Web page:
Scots NHS told 3 months ago to protect data from attacks

NHS health boards in Scotland were warned in February of the need to review the resilience and backup procedures of their computer systems to protect patient data from cyber attacks, the Scottish Government said last night.

NHS boards in Scotland were warned to protect data from potential cyber attacks. Picture: Getty Images/iStockphoto

In a statement following the second meeting of Holyrood’s resilence committee after the largest-ever global cyber attack last Friday, it was confirmed there had been no spike in hacking incidents after organisations returned to work yesterday.

MSPs were told that approximately one per cent of computers in the NHS in Scotland were affected by the attack, but no patient data had been lost.

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A total of 11 area health boards had been affected but yesterday brought only a few reports of ongoing difficulties such as the Scottish Prison Service’s website and email which was down for a short while.

They were also told health boards had put extra teams in place to support staff and that work has taken place to recover NHS systems.

Furthermore, priority has been given to maintaining patient safety and ensuring patient data is not compromised.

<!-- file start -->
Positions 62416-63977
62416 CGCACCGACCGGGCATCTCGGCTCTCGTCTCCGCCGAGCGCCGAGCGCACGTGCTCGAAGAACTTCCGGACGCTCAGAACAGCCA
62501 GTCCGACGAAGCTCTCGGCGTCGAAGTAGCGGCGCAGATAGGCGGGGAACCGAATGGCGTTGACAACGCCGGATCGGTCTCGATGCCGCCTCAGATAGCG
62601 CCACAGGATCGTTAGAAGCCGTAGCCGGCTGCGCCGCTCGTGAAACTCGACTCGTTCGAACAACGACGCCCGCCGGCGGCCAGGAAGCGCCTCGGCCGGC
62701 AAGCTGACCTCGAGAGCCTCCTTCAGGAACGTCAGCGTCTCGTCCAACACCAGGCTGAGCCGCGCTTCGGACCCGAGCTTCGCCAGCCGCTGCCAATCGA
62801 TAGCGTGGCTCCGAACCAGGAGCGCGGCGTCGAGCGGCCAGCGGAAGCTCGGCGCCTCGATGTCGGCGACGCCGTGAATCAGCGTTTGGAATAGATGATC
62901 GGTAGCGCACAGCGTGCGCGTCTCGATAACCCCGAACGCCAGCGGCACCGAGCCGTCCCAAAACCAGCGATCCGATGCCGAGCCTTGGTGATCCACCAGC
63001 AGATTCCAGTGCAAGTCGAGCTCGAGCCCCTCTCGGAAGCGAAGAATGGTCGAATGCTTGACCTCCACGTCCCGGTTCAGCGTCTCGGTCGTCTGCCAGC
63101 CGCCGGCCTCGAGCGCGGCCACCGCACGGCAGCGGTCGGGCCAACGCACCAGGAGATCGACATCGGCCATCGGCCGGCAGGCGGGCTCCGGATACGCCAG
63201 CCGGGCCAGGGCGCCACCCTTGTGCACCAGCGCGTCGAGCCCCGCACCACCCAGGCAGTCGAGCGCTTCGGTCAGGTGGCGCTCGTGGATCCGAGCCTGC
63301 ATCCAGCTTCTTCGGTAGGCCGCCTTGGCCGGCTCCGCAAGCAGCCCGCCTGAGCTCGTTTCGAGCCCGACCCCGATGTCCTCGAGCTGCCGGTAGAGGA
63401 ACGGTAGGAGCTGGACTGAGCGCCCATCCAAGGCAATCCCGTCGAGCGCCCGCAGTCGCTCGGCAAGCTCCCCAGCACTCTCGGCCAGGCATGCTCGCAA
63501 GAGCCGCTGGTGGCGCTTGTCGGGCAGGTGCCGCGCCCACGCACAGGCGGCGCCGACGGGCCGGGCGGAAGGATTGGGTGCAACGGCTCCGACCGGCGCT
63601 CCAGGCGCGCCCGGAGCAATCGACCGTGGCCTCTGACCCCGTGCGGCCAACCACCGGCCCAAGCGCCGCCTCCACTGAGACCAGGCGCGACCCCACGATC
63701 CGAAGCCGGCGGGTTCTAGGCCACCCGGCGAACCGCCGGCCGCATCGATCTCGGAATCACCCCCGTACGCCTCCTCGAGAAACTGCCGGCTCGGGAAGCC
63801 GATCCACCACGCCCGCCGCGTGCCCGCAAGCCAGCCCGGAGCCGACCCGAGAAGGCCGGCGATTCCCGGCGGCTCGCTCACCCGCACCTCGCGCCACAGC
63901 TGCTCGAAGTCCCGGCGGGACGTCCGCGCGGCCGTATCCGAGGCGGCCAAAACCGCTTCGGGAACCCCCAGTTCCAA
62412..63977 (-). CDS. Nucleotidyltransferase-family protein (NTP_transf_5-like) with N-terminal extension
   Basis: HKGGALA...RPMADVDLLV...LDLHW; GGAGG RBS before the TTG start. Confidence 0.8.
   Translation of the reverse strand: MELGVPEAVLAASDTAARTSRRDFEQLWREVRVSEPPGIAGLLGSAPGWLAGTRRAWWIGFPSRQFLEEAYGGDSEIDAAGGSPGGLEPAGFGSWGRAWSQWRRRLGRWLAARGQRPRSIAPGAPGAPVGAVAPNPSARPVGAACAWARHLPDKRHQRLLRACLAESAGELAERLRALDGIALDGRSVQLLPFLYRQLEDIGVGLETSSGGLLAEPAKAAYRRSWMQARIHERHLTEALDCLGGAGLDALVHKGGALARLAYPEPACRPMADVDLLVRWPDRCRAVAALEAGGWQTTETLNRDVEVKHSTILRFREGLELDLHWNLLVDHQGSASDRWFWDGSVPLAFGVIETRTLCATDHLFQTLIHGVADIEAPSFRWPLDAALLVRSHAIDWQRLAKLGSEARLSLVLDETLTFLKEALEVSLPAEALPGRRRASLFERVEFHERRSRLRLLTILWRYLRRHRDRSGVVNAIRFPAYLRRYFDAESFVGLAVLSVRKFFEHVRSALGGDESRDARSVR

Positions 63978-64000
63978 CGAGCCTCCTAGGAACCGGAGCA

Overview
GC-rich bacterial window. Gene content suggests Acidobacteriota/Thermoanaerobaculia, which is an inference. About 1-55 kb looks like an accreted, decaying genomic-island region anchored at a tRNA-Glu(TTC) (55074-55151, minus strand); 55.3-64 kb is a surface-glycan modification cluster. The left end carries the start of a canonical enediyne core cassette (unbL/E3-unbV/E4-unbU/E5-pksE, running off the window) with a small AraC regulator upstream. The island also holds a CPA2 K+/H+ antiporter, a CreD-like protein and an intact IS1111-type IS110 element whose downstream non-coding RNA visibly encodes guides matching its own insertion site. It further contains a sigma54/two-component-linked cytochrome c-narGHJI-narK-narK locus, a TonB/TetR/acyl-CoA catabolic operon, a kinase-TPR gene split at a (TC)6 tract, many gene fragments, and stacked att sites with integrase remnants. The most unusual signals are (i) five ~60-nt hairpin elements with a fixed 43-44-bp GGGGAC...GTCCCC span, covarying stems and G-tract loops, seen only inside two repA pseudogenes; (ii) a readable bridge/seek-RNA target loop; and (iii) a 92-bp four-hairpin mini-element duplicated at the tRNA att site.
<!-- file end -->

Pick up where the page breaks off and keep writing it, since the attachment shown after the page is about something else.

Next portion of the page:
Subject to approval, Shona Robison, MSP, health secretary, will make a Parliamentary statement on the attacks today.

Ms Robinson said cyber attacks reinforced the need for everyone to guard against future incidents.

“Systems are returning to normal today and I would like to thank NHS staff for their hard work over the weekend.

“It is important to emphasise that patient safety is paramount and there is no evidence that patient data has been compromised.

“However Friday’s attack has highlighted the need for everyone to have appropriate and robust measures in place to protect against cyber attacks which could strike any IT system at any time.

“Police Scotland are investigating the attack, working closely with the National Crime Agency which is leading the UK-wide law enforcement investigative response.

“Subject to approval, I will update Parliament on the latest situation tomorrow.”

Microsoft’s chief lawyer, Brad Smith, said the attacks should act as a “wake-up” call to governments worldwide and laid part of the blame on US intelligence agencies the CIA and National Security Agency for “stockpiling” software code which could be exploited by hackers.

Mr Smith, said the ransomware attacks used data stolen form NSA, containing information about software vulnerabilities.